Theo Friedman’s post-college shtick isn’t the typical gap year or straight to grad school. This recent Tufts graduate has taken a more creative path: master chef.
Back up: From his ex-college course in which he taught students about the chemistry of cooking, to his 20 Course Menus as his senior project, Theo has left a lasting impression on the food scene at Tufts University.
Update: Now, he’s traveling around the country serving beautiful and creative multi-course tasting menus to lucky commissioners. While he’s based out of New York City, he often brings his show on the road to places like DC and LA.
He brought his “Theory Kitchen” dinner concept back for his original Boston food fans in February. Serving four weekend seatings, Theo and his team – Nick Dynan and Jessie Galbston – impressed over 50 diners. The other guests ranged from Theo’s friends from Tufts to his older brother’s girlfriend!
This pop-up dinner vibe is catching on for good reason. The impressive and unfamiliar ingredients composed into perfectly round dishes made me forget that I was sitting in someone’s living room. Yet the laid-back service created a comfortable environment and a bond between the chef, dish, the diner without the distractions of conventional fine dining.
Here’s your course-by-course breakdown:
Cheese, Mustard-Cured Daikon, Edamame Powder
“Snack.” This is definitely one killer way to snack. The daikon, a carrot-shaped, spicy root vegetable, is filled with the fresh cheese and sprinkled with edamame powder. Diners were licking the remaining edamame powder off of the plate.
Sun-choke, Salt-cured Scallop, Satay
The nutty, velvety sunchoke (aka jerusalem artichoke) soup perfectly balanced the salty scallops. Theo walked around the table and personally poured the soup into the bowl for a beautiful presentation. Looking for a simple way to incorporate artichoke into your dishes? Check out our favorite here.
Our Bread, Our Butter, Our Jam
The most important part of any tasting menu. Killed it. A fresh-out-of-the-oven popover, bacon butter, and raspberry vanilla jam. We literally watched them take the popover out of the oven and place it in front of us. It was basically the deconstructed, grown-up version of a Pop Tart, but way better.
Egg, Kale, Shiitake
The soy-flavored egg and shiitake mushrooms were hidden underneath the kale chiffonade. The bite of salt added a bit of indulgence to the dish, but the kale convinced me that it was healthy enough to ask for seconds.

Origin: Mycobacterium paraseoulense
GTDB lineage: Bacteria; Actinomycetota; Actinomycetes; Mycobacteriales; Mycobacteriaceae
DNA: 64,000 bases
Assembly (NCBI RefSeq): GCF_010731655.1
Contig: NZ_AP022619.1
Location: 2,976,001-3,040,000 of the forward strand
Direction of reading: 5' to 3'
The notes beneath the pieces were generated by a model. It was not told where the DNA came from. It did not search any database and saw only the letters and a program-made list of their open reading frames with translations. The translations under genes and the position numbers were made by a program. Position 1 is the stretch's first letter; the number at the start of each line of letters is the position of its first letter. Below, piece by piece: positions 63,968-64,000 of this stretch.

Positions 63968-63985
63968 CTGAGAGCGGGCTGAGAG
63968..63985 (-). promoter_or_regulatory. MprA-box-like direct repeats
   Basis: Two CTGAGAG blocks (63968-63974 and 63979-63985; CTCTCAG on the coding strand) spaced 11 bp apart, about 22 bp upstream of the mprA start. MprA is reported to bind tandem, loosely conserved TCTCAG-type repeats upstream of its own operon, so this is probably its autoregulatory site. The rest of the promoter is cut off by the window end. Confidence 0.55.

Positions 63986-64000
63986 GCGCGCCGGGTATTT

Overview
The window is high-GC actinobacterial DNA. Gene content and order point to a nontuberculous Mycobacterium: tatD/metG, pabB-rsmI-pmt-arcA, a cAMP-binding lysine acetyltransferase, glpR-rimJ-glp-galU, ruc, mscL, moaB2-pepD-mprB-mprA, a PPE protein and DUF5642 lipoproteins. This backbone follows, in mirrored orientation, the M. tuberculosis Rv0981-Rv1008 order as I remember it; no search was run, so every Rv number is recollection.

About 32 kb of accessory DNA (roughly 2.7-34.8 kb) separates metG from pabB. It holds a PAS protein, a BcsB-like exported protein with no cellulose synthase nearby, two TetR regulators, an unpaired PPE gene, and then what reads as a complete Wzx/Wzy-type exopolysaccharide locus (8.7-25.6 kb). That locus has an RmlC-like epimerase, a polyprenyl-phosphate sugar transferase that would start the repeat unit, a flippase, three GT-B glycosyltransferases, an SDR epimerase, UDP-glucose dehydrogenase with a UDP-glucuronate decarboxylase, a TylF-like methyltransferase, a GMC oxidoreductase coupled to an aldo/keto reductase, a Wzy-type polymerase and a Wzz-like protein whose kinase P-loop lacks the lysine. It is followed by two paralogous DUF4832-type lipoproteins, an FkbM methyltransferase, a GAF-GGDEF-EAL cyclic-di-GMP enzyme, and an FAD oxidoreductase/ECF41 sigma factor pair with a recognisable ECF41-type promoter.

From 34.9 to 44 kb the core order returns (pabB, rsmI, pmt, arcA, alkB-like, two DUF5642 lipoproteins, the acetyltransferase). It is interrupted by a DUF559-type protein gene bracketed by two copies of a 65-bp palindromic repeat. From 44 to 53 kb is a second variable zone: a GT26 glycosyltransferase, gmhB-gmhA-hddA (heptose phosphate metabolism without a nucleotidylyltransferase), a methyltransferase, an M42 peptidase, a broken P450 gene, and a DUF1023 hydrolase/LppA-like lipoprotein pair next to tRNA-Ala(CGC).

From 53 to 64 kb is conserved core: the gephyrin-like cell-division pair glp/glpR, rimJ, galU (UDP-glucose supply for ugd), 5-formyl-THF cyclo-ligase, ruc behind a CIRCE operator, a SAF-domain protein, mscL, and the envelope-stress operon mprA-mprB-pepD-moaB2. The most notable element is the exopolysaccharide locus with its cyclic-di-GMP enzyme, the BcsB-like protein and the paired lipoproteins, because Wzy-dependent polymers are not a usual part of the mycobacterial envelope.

Black Garlic, “Yuzu Kosho,” Uni
Translation: Black garlic is basically a slowly caramelized garlic, Yuzu Kosho is a type of Japanese chili pepper seasoning, and Uni is sea urchin. This warm, savory, one-bite course was exactly what I wanted at that point in the menu. All diners struggled fitting the large bite in their mouths, but tons of garlicky flavor meant tons of delicious health benefits!
Fresh Cheese, Ancho, Citrus
“Unreal dish,” a fellow diner exclaimed. “Can I be part of this dish?” replied another. The torched avocado (seen in the green stroke on the side of the bowl) provided the perfect creaminess for the powerful ancho chile pepper and cheese combination, while the citrus brought a fresh bite to round out the dish.
Bagel and Lox
Who doesn’t like bagels? Friedman explained that he cooked the salmon low and slow so that it just absolutely melted in the mouth. It was then coated in sesame seeds. The horseradish whip, beets, and salmon roe further elevated the deli favorite to a refined dish.
Grapefruit, Fernet, Dill
This bright dessert highlighted winter’s citrus with the grapefruit sorbet. The licorice taste of the Fernet, a type of Italian liquor, and the impossibly fresh dill rounded the flavors.
Rice Krispie Treats
Puffed pork rinds with dulce de leche. Whaaattt?? So good.
They were served in a cool wooden box at dinner. The combination of crunchy pork rinds with dulce de leche was like a super exotic version of bacon and syrup. It was a totally wacky, but surprisingly delicious twist on the classic treat.
Preserved Strawberries, Cream, Pepper
Inspired by a “longing for summer,” Friedman preserved strawberries from the summer season and paired them with a chocolate pepper cake crumble and a fresh cream. The unexpected pepper gave this dish a spicy accent that echoed the acidity of the berries, which was then pleasantly soothed by the sweet cream.
One More Bite
As Friedman continues to take his dinners across the country, more guests will be exposed to his clever, concise culinary style. Go ‘bos!